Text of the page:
- Politico reported Monday that former House Speaker Newt Gingrich has drafted a plan to offer a $2 billion prize to private companies for being the first to establish a moon base.
- SpaceX CEO Elon Musk lauded the plan on Twitter, calling it a "great idea."
- President Trump has questioned NASA’s ability to put astronauts back on the moon by 2024.
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Elon Musk on Monday evening tweeted his approval for a plan spearheaded by Newt Gingrich to offer a $2 billion reward to the first private company to land and settle on the moon.
Gingrich’s proposal, which was first reported by Politico on Monday, was cooked up by the Republican and a varied cast of characters, ranging from NASA advisors to a former publicist for Michael Jackson and Prince. The idea is to reduce public spending on space exploration by incentivising private companies with the cash prize.
"In the past, putting permanent housing on the moon has been estimated to cost between $50 billion and $500 billion. But several private companies have developed moon programs on their own dime," the plan claims, according to Politico. "So we are now in a position to buy transportation and housing from private American companies. At an unbelievable drop in cost."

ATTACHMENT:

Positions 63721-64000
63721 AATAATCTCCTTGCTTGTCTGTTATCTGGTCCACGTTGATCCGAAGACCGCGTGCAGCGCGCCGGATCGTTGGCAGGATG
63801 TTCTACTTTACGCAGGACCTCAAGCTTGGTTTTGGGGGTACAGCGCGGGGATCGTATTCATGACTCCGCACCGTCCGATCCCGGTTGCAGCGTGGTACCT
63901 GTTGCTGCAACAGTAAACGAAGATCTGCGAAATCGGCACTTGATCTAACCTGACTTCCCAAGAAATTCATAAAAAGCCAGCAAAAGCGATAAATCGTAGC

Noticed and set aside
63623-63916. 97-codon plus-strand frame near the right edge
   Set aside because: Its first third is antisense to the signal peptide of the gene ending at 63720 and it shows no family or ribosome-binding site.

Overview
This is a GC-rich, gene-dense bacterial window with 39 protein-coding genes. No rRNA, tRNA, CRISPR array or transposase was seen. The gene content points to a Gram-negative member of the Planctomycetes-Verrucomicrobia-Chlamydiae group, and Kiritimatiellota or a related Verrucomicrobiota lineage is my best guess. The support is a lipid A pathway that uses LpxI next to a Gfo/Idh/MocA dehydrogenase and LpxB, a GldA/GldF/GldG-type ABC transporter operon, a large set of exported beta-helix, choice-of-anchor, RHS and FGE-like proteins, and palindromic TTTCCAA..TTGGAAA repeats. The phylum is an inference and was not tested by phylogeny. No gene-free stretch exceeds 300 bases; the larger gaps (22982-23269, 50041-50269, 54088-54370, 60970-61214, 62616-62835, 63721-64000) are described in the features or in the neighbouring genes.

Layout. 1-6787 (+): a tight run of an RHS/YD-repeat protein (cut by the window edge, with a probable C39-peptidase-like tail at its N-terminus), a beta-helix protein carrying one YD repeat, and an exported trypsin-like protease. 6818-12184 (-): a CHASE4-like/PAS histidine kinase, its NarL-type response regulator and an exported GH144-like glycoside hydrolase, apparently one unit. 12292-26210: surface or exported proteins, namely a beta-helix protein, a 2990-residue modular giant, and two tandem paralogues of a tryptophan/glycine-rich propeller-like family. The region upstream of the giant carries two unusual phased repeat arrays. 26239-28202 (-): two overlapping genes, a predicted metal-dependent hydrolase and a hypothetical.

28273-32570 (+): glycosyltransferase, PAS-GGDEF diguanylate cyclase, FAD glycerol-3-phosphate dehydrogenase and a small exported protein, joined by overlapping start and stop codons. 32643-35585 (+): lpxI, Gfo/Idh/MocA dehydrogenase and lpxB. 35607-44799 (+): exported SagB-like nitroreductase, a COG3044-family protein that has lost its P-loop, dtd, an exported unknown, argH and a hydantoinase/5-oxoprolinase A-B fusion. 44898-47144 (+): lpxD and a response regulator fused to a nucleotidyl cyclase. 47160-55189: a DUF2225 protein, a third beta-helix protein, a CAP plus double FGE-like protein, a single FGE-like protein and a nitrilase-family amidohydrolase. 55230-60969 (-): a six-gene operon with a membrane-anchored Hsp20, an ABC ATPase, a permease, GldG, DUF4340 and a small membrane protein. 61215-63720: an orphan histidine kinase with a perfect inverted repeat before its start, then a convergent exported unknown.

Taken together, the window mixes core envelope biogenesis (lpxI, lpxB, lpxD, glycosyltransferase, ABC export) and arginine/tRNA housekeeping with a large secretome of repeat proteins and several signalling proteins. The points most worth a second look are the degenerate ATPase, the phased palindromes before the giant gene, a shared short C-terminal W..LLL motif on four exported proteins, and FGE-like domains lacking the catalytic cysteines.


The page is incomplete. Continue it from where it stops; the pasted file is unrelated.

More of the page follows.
The cash pot would be split into $1 billion for the first company to land a "roomy, comfortable human base" on the moon, and $1 billion to the company that could successfully set up and run the base — although one of the plan’s architects told Ars Technica that the pot could be expanded to $5 billion.
"This is a great idea," Musk tweeted in response to Ars Technica’s reporting on the idea. Gingrich’s plan made specific mention of Elon Musk’s company SpaceX, Jeff Bezos’ Blue Origin, Boeing, and Lockheed Martin.
President Trump is yet to give his opinion, according to Politico, although he has expressed frustration with NASA, whose aim is to return astronauts to the moon by 2024. NASA Administrator Jim Bridenstine said in June that the project, codenamed Artemis, would cost somewhere between $20 billion and $30 billion.
Trump has questioned NASA’s ability to meet this deadline, and in June tweeted that NASA should not set its sights on the moon but rather on Mars (that said, Trump confusingly described the moon as a part of Mars).
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